Digital room correction
fiogf49gjkf0d
I listened for a few days a nice room with a digital correction done on computer for bass only, to minimize room peaks.  It was very easy to do an ON=OFF test  I could hear a clear benefit with the filter and no damage to the signal.  Quite interesting.
I wouldnt use it for anything above 100 or 150 hz but it did work.
02-21-2014 Post does not mapped to Knowledge Tree
Romy the Cat


Boston, MA
Posts 9,544
Joined on 05-28-2004

Post #: 47
Post ID: 20629
Reply to: 20627
Not so good?
fiogf49gjkf0d
 speedysteve wrote:
I have found that 8th order X/O works best with them and I cross at 90Hz these days.  4th order is ok but you get minor colourations and some bleed through that just aren't a distraction on 8th order. The bass horn takes over form there and it gels very well for me. I also found them unusable in an average UK sized room  without  a couple of PEQ corrections to fix room modes / tune to my taste.  Once done, the bass weight, speed / impact and depth are to my liking.

Hm, the 8th order high-pass X/O mixed with low pass upper bass horn? This is very strange. I do not know the taped horn’s upper knee character but from what you do, suffocating the uppperbass’s upper bass it does not sound that taped horn is too pretty.


"I wish I could score everything for horns." - Richard Wagner. "Our writing equipment takes part in the forming of our thoughts." - Friedrich Nietzsche
02-21-2014 Post does not mapped to Knowledge Tree
speedysteve
UK
Posts 7
Joined on 03-08-2013

Post #: 48
Post ID: 20630
Reply to: 20629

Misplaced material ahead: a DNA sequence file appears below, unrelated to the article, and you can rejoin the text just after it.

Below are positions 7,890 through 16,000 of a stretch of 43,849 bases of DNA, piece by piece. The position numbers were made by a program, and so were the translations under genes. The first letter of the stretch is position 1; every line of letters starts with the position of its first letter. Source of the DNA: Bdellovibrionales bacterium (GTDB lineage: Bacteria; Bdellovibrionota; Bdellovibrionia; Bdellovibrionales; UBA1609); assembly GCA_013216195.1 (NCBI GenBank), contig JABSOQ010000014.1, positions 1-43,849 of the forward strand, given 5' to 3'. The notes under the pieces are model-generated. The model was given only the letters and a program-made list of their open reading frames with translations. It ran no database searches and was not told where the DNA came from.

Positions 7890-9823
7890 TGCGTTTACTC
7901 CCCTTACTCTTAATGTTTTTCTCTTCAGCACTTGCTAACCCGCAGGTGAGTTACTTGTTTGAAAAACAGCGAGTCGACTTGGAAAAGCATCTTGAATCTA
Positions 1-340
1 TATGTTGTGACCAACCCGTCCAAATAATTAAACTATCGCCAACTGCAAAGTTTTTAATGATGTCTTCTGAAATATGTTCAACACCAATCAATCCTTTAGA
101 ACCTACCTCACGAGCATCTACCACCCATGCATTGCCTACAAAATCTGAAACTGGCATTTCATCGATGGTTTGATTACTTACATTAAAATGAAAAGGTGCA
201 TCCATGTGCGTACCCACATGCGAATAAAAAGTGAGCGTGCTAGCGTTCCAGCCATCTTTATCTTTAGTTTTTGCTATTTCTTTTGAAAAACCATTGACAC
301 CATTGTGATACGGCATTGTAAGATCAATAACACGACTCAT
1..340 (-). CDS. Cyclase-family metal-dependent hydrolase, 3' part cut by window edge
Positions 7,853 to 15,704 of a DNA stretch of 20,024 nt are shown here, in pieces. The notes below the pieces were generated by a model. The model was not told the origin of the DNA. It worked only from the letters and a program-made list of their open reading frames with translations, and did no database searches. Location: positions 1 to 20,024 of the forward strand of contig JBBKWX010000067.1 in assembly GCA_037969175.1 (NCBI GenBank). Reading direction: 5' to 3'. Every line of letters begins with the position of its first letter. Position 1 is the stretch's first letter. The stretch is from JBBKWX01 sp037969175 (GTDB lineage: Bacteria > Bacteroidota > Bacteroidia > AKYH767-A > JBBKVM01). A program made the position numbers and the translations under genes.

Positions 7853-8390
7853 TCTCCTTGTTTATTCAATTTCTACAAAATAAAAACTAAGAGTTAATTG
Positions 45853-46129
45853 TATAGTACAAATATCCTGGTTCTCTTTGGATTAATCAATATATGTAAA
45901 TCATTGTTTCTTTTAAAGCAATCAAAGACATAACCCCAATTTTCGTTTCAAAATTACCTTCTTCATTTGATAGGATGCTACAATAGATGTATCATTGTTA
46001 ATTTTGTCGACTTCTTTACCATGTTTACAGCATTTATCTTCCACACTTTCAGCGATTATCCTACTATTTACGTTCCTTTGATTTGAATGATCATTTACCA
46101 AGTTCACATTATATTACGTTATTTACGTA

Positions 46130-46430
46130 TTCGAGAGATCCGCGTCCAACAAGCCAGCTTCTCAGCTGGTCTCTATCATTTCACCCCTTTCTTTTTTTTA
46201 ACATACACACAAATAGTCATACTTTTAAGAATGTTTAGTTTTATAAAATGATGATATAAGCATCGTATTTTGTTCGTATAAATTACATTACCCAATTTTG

Horses for courses
fiogf49gjkf0d
 Romy the Cat wrote:
 speedysteve wrote:
I have found that 8th order X/O works best with them and I cross at 90Hz these days.  4th order is ok but you get minor colourations and some bleed through that just aren't a distraction on 8th order. The bass horn takes over form there and it gels very well for me. I also found them unusable in an average UK sized room  without  a couple of PEQ corrections to fix room modes / tune to my taste.  Once done, the bass weight, speed / impact and depth are to my liking.

Hm, the 8th order high-pass X/O mixed with low pass upper bass horn? This is very strange. I do not know the taped horn’s upper knee character but from what you do, suffocating the uppperbass’s upper bass it does not sound that taped horn is too pretty.

Well, I think it is horses for courses and the tapped horns are a bit of a different gigi.     I found it is imperative to suffocate the rubbish that is coming out of tapped horns above say 100Hz - mine are sized to work from around 20Hz to 90Hz. Below this there is great bass deep bass to be had - well at least I like it.      The mid bass / upper bass I do not use such a slope. 2nd order on the upper knee of my bass at 330Hz and same for the lower knee of the mid horns. Above that I like 2nd order and then on the upper mids and tweeter 1st order. That is the current set.
    regards,  Steve

02-21-2014 Post does not mapped to Knowledge Tree
Romy the Cat


Boston, MA
Posts 9,544
Joined on 05-28-2004

Post #: 49
Post ID: 20631
Reply to: 20630
Strange.....
fiogf49gjkf0d
 speedysteve wrote:
Well, I think it is horses for courses and the tapped horns are a bit of a different gigi.     I found it is imperative to suffocate the rubbish that is coming out of tapped horns above say 100Hz - mine are sized to work from around 20Hz to 90Hz. Below this there is great bass deep bass to be had - well at least I like it.      The mid bass / upper bass I do not use such a slope. 2nd order on the upper knee of my bass at 330Hz and same for the lower knee of the mid horns. Above that I like 2nd order and then on the upper mids and tweeter 1st order. That is the current set.